In order to reduce vehicle loading time, the new layout includes two marshal yards so that order picking is done at least 1 hour before a vehicle arrives. As a result, vehicle loading takes only 16 min.

Unnecessary movement during storing and order picking is the next waste that is targeted. Figure 2 shows the current layout, in which material flows in an L shape. The dock and receiving area are at different ends of the warehouse, meaning that each product has to travel 67.5 m before loading. Thus, much manpower is wasted moving the parts.

In the new layout, the flow has a reverse U-shaped layout and items to be stored are classified into three categories based on ABC analysis. This layout provides excellent cross-docking as the cross-docking distance is reduced to 30 m (previously 67.5 m). “A” items should be placed nearer to dock area, while “B” and “C” items should be stacked afterwards. Figure 6 shows the U-shaped flow layout.

ABC storage analysis is used to reduce order picking time. It is a method of storage categorization in which items are classified into three classes: A, B, and C. Figure 7 shows an ABC analysis graph of the sales value of products sold to customers.

In Figure 7, customers are classified into three classes based on their contribution to the total sales value. The A class is the most important and is responsible for 80% of the total sales value, while the B class is responsible for 15% of the total sales value and the C class is responsible for 5% of the total sales value. The A class consists of 13% of customers, the B class consists of 11% of customers, and the C class consists of 76% of customers. Since the demand of the A class is higher, it is better to place those products nearer to the dock area than B and C class products.

Based on the solutions and their results, a future state VSM was drawn, as shown in Figure 8. This map shows the future state before implementation. Picked products are placed in the marshal yard instead of on the gangway, and the cycle time of each operation is reduced.

Results and Discussion

Each warehouse operation is improved by value stream mapping and layout changes. Figure 9 shows the operation times of the previous layout and new layout.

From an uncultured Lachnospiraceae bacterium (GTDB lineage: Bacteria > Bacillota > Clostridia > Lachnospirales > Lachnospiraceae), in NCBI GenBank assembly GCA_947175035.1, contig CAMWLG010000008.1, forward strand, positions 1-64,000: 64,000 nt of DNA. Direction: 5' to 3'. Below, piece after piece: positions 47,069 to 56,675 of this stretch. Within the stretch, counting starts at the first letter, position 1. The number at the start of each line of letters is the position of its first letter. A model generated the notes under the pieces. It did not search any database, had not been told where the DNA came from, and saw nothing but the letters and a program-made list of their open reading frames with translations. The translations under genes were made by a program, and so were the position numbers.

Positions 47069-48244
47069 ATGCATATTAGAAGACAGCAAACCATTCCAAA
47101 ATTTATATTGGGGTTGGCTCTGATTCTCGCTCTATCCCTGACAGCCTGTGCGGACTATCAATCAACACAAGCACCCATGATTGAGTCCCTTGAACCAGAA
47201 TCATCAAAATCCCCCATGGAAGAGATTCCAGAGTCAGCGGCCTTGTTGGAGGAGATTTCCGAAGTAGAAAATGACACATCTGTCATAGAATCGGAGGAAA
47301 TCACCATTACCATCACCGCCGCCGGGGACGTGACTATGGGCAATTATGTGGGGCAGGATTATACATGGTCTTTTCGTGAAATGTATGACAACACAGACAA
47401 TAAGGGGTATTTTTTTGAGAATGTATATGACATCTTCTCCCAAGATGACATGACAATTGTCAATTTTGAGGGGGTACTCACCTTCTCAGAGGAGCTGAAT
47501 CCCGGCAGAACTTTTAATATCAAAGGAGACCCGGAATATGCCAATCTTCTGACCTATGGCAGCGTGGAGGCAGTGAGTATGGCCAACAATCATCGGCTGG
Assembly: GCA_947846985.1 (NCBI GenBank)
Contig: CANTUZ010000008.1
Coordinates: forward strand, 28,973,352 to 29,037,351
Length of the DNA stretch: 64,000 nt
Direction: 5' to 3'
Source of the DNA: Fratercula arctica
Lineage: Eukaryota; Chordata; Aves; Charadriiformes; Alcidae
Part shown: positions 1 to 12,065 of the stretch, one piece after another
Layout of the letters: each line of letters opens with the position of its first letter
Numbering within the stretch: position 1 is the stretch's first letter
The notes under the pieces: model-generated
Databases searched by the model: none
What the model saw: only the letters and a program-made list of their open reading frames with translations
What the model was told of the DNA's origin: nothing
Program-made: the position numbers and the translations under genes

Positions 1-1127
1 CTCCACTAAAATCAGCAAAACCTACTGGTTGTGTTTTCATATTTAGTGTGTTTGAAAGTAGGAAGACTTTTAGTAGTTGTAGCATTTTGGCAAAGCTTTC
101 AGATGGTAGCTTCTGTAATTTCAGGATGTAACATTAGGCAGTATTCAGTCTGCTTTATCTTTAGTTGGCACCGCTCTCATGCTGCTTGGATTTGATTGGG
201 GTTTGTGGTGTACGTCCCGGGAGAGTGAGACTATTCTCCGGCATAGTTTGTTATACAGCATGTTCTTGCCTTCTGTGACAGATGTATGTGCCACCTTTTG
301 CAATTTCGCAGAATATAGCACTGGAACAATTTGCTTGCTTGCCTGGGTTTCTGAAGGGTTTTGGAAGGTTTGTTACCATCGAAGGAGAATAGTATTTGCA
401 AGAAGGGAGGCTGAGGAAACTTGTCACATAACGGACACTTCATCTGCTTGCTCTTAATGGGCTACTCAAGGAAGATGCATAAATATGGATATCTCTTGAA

The graph clearly shows that efficiency of operations is improved in the new layout. Scanning time is reduced from 59 to 35 s, and stock verification time is reduced from 102 to 69 s. Order picking time, which was previously 335 s, was reduced to 180 s by ABC inventory analysis. Dispatching was reduced from 77 to 61 s, and docking was reduced from 129 to 77 s by the marshal yard.

Table 3 shows the results of the VSM and layout change solutions. Scanning time was reduced by 40.67%, stock verification was reduced by 32.35%, and order picking time was reduced by 46.26% due to the U-shaped layout. In addition, the marshal yard reduced vehicle loading, docking, and dispatching time.

The benefits of a U-shaped flow layout are listed in Table 5. The cross-docking distance (distance from the receiving area to dock) is reduced from 67.5 m to 30 m in the new layout. Thus, for fast-moving products (products with the highest demand), the travelling distance is reduced by 55.5%. In addition, storage area is increased from 482.625 m2 to 502.5 m2 (a 4.11% improvement) and the number of storage locations is increased from 515 to 536 (a 4.07% improvement).

Conclusion

As part of a continuous improvement process, an attempt was made to improve the efficiency of the operations of a warehouse in the manufacturing industry using lean principles. Value stream mapping was used to track waste, and most types of operation waste, such as high order picking time, delayed vehicle loading, and improper storage, are eliminated by changing to a U-shaped flow layout and performing ABC inventory analysis. The majority of warehouse operations are improved by at least 40%. A future state map is drawn based upon the solutions showed the improvement in processes. This paper shows that lean principles can be successfully applied to warehouses as well as shop floors.